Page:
Re-examining Our Favorite Verses

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Have you ever heard this verse before?

“I have been crucified with Christ and I no longer live, but Christ lives in me. The life I live in the flesh, I live by faith in the Son of God, who loved me and gave himself for me.”

Do you know what book of the New Testament it comes from?

If you said Galatians, you were right. Specifically it comes from Galatians 2:20. Do you know what the context is of this section of Galatians? The context is that Paul had found Peter being hypocritical toward his Gentile brothers and sisters. When Peter was alone with them he would treat them properly but when certain Jewish Christians came from Jerusalem Peter withdrew table fellowship with the Gentile Christians. By his withdrawal from these Gentile brothers, Peter was imposing on them portions of the law that were not agreed upon at the Council in Jerusalem (Acts 15). The two most basic parts of Jewish identity were circumcision and dietary laws. Jewish Christians had some difficulty accepting Gentiles into their midst who did not abide by these same customs.

So Paul begins his defense of his Gentile brothers and writes in Gal 2:15, “We who are Jews by birth and not sinful Gentiles know that a person is not justified by observing the law, but by faith in Jesus Christ.” Paul is saying that it is not through distinctive signs of our Jewish heritage (which Peter was reverting to by his actions – eating with the uncircumcised) that we are justified, rather, we are justified by Christ alone. So by the time we get to the verse in question, Paul’s point is not to make an abstract statement about our Christian faith or to write words for a peppy Christian devotional song. He is making a real and applicable point about a real situation with real Christians who are experiencing division due to Peter’s misapplication of the law. Paul is saying that he will make no such distinctions because he has been crucified with Christ and no longer lives for himself (as Peter had been doing when around the Jews). Even the life that he does have in the flesh (which is normally connected with circumcision) is to be lived by faith (which is a circumcision of the heart and not by distinctive signs of Jewish custom such as fleshly circumcision and dietary laws) because we are not justified by observing the law. We are only justified by faith in Christ.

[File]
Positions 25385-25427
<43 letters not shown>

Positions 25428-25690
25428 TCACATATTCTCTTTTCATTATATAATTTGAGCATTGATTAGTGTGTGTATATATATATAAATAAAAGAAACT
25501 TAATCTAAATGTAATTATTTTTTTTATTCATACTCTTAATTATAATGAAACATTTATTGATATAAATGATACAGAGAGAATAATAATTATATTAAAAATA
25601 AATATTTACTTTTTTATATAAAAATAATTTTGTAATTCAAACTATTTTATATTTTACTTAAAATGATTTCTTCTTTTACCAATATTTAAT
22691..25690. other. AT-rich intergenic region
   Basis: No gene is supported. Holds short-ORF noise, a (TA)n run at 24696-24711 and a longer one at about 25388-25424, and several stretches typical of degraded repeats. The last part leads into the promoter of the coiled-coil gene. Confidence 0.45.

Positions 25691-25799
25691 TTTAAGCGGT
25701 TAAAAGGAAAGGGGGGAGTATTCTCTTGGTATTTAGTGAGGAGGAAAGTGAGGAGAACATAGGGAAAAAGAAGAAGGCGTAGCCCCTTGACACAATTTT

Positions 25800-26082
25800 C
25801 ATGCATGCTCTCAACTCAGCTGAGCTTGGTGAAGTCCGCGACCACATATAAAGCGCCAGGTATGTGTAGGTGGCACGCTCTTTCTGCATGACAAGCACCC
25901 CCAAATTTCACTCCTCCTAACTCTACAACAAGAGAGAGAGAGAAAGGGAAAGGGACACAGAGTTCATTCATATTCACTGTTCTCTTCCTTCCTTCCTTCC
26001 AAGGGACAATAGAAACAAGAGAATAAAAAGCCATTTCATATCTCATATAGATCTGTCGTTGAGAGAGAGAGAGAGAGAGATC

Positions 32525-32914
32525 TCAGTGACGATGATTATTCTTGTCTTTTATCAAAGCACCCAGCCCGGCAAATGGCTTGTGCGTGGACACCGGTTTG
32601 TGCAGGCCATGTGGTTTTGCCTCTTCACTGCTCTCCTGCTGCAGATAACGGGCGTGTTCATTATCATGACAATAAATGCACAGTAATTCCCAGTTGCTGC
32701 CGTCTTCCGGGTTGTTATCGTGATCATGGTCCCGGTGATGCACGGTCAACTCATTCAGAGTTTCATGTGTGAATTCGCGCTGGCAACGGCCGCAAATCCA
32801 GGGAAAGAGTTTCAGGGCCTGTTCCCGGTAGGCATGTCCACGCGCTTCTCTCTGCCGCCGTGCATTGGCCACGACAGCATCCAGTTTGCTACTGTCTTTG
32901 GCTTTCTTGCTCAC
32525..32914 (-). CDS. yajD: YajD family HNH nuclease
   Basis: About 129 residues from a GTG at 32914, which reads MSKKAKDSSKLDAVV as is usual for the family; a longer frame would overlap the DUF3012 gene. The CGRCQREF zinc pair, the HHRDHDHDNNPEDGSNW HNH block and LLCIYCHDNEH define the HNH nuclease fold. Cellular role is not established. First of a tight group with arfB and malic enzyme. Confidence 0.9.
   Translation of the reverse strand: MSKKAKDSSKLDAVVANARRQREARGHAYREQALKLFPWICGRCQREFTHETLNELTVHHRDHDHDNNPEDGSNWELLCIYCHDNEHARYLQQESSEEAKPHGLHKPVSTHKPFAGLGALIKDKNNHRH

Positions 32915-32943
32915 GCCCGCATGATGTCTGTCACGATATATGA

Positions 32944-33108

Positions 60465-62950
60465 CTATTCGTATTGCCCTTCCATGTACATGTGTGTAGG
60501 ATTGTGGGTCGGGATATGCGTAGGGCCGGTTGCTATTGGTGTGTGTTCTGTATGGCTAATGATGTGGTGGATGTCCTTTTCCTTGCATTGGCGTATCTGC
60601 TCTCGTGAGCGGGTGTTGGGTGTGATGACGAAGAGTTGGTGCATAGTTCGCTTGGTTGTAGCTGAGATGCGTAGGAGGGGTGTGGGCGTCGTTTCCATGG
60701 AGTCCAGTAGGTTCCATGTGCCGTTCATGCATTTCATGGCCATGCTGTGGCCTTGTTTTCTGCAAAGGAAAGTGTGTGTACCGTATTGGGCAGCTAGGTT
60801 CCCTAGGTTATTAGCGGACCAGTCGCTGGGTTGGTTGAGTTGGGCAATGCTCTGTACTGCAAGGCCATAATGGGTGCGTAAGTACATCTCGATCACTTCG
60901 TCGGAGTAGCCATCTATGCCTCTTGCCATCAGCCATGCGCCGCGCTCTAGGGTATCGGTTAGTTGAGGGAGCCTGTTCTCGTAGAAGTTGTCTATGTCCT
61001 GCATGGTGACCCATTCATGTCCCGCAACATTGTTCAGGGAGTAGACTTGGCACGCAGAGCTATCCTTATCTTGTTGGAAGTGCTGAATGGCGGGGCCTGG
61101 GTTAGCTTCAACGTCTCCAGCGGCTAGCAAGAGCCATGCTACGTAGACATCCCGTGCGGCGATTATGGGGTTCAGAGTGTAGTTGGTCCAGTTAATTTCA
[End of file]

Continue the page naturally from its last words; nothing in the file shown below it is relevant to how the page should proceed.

That is not to say these verses don’t have good things to say. They just need to be understood for what they meant rather than stripped of context and held up to mean something completely different. Which verses can you think of that have been stripped of context and popularly propped up for something they are not?

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